I am aware of the European Broadcasting Union (EBU)’s 1960s-70s transnational pan-European project ‘The Largest Theatre in the World’. Plus, that there were US strands which broadcast plays by Paddy Chayefsky, Reginald Rose, Gore Vidal, Rod Serling and others: the one I am aware of is Playhouse 90 (1956-60). I am also aware there was much “authored” TV work in Europe by film and theatre luminaries such as Ingmar Bergman, Jacques Rivette and Rainer Werner Fassbinder – though these were, I gather, primarily TV films or mini-series rather than for anthologies?
I am aware of the more populist, ‘genre’-based TV anthology traditions of the US and UK – The Twilight Zone (CBS, 1959-64), The Outer Limits (ABC, 1963-65), Night Gallery (NBC, 1970-73) and UK equivalents Thriller (ATV, 1973-76), Armchair Thriller (Thames/Southern, 1978-80) and Tales of the Unexpected (Anglia, 1979-88), some of which involved creative personnel who also worked on Play for Today: notably, John Bowen, Robin Chapman and Alan Gibson.
Many thanks in advance for any help you can give: you’ll be acknowledged in my published PhD if you can assist! Please comment here or email me at email@example.com.
I was delighted to speak yesterday at a fantastic event, Play for Today at 50, from 10.50am, on a panel including Simon Farquhar and John Cook and chaired by Katie Crosson. This necessarily Zoom-based event was on the fiftieth anniversary day of the first broadcast of PFT, as rebranded from The Wednesday Play (1964-70). I outlined a statistical history of the PFT strand, using data visualisation, which would have been infinitely less striking without Rachel Queen’s help!
Simon Farquhar (writer and dramatist) spoke eloquently and emotionally about the small domestic strain of PFT which is rooted in deep emotional truths, lovingly explaining the quality of Julia Jones, Colin Welland and John Challen’s work. John Cook (Glasgow Caledonian University) added to Simon’s extolling of the video studio aesthetic, in deeply questioning “the inexorable logic of film”. John also gave an invaluable account of interviewing Graeme McDonald and made the point that while seen by some as a bland figure, he was a very efficient producer, responsible for producing 4 of the 6 Plays for Today that won BAFTAs for ‘Best Single Drama’, including Spend Spend Spend (1977) – plus, two McDonald-produced PFTs contained ‘Best Actor’ performances: John Le Mesurier in Traitor (1971) and Celia Johnson in Mrs Palfrey at the Claremont (1973). John’s critical account of institutional change and the anti-video turn was compelling and elegiac with an underlying polemical edge.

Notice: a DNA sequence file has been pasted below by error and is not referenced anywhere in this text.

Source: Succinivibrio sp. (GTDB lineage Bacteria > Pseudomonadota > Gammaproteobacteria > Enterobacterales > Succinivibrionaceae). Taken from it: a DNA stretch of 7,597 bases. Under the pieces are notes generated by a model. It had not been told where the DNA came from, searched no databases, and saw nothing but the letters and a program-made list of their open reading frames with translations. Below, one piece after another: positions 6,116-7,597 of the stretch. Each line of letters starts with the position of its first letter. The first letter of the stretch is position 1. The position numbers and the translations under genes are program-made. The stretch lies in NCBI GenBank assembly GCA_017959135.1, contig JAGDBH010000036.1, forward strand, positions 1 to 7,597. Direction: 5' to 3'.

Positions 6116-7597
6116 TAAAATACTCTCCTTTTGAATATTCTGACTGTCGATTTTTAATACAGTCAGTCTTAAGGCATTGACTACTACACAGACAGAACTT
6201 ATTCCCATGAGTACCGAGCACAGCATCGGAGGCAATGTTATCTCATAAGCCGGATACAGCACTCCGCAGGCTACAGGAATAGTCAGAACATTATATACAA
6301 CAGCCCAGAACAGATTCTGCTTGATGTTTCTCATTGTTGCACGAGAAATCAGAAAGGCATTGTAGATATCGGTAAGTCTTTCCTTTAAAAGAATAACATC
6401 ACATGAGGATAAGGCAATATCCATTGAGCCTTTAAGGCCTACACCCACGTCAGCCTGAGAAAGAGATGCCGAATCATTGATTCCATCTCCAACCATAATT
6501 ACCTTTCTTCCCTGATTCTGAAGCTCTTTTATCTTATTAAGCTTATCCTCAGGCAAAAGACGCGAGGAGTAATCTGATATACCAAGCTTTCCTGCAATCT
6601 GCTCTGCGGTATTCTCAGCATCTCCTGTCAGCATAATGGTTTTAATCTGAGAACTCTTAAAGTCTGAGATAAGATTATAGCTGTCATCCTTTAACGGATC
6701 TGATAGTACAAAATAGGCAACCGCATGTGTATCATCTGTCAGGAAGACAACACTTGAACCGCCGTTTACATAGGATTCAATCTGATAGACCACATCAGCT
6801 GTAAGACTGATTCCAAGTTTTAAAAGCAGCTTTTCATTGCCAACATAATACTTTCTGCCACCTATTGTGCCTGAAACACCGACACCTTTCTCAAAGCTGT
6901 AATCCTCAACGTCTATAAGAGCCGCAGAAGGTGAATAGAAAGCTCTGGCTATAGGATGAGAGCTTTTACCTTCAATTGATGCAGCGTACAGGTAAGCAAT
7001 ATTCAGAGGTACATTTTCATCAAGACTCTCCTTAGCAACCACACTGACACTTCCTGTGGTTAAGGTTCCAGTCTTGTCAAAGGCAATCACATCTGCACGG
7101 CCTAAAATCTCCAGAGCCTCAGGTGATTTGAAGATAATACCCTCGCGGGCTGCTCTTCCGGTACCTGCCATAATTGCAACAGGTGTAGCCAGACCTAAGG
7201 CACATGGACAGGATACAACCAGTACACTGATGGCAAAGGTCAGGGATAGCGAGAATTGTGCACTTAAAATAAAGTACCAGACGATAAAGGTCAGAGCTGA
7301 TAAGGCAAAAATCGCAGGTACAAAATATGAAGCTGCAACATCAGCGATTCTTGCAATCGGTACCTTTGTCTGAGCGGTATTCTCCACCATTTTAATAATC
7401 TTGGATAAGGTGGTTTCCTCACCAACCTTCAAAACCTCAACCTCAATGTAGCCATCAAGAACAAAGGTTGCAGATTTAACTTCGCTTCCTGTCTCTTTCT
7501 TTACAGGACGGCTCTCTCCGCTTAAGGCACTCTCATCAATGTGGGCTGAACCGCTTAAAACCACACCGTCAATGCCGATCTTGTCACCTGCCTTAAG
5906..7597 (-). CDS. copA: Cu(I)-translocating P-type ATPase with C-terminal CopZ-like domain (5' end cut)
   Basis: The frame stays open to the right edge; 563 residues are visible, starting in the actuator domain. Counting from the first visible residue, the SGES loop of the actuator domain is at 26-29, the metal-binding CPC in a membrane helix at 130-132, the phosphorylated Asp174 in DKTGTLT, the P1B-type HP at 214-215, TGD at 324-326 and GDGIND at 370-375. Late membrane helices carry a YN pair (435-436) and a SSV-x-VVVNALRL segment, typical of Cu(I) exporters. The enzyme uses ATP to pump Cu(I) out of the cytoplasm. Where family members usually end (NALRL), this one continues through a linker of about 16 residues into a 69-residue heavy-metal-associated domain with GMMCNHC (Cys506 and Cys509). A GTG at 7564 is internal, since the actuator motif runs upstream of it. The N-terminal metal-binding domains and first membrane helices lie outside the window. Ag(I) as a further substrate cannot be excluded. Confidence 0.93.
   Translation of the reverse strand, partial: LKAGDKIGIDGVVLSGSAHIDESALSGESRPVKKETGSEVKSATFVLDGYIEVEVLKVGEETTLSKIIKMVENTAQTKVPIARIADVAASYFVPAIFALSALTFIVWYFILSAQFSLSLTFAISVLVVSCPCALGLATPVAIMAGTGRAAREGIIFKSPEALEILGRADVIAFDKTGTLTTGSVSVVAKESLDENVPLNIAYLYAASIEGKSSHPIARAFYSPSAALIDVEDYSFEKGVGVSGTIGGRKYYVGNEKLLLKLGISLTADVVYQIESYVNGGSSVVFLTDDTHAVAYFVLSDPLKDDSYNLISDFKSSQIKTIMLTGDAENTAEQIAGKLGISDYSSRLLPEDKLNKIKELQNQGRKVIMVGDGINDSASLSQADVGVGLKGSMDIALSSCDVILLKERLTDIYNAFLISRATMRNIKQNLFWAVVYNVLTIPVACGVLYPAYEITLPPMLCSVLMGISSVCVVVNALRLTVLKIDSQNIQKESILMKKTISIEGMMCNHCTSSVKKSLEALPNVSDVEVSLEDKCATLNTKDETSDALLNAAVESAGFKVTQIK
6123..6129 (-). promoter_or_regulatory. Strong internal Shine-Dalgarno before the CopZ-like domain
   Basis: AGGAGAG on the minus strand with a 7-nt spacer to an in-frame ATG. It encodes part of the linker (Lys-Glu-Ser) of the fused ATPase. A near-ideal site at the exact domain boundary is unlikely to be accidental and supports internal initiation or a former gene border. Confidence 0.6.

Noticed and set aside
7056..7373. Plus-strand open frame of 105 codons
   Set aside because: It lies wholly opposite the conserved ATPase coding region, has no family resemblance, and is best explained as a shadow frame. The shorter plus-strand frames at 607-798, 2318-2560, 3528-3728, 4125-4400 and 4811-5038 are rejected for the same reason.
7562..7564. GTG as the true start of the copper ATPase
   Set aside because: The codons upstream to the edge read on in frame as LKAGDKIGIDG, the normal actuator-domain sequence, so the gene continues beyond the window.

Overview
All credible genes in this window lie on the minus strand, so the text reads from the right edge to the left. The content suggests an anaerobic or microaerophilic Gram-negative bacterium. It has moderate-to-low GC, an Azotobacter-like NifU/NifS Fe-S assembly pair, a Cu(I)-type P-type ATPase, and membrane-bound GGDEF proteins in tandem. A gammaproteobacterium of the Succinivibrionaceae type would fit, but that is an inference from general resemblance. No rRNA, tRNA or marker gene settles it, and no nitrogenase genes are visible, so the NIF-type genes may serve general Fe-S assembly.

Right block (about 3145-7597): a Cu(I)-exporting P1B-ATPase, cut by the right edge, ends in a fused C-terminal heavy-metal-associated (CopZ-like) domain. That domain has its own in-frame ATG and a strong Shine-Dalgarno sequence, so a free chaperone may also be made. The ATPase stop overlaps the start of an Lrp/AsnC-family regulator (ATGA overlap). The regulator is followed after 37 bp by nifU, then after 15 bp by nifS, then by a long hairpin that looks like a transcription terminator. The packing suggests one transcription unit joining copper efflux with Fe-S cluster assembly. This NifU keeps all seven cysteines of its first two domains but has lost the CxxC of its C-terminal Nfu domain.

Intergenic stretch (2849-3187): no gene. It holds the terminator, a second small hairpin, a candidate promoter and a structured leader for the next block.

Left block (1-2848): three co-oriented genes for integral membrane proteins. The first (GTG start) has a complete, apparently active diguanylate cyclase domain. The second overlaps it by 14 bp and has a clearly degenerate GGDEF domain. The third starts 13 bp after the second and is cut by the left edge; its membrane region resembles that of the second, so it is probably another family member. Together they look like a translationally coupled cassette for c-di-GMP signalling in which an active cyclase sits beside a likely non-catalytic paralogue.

The next panel, which I chaired, featured Vicky Ball (De Montfort University) outlining statistics which complemented my own, discerning a decline in the percentage of women working on TV plays from the 1950s to 70s. However, her findings, which accord with mine, noted the significant fact that in Play for Today’s final third (1980-84), 50 per-cent of PFT‘s total credited women writers were employed. There was a definite improvement, following Margaret Matheson’s enabling of Mary O’Malley (RIP) and Caryl Churchill, producers like Innes Lloyd, John Norton, W. Stephen Gilbert, Kenith Trodd and Alan Shallcross all commissioned work by women writers in this era. Vicky also presented interview testimony from writer Paula Milne about her experiences in working at the BBC, some of which were, as Katie Crosson rightly claimed, was “harrowing”. Next, Eleni Liarou (Birkbeck, University of London) outlined a fascinating range of Plays for Today that engaged in complex representations of race including many I must watch: Murder Rap (1980) and Three Minute Heroes (1982), which Helen Wheatley (Warwick University) and others presented for a public screening in Coventry Cathedral in 2018.
Then, Katie Crosson (Royal Holloway, University of London) discussed elisions from the canon of publicly remembered creative personnel on Play for Today, especially championing writer Carol Bunyan (Ladies 1980, Sorry 1981) and producer Irene Shubik and eloquently adding to mine and Simon’s case for Colin Welland as an incredible powerhouse of an actor-writer. Katie’s timely and forceful talk is supplemented by her evocative online exhibition hosted by the BFI and BBC here.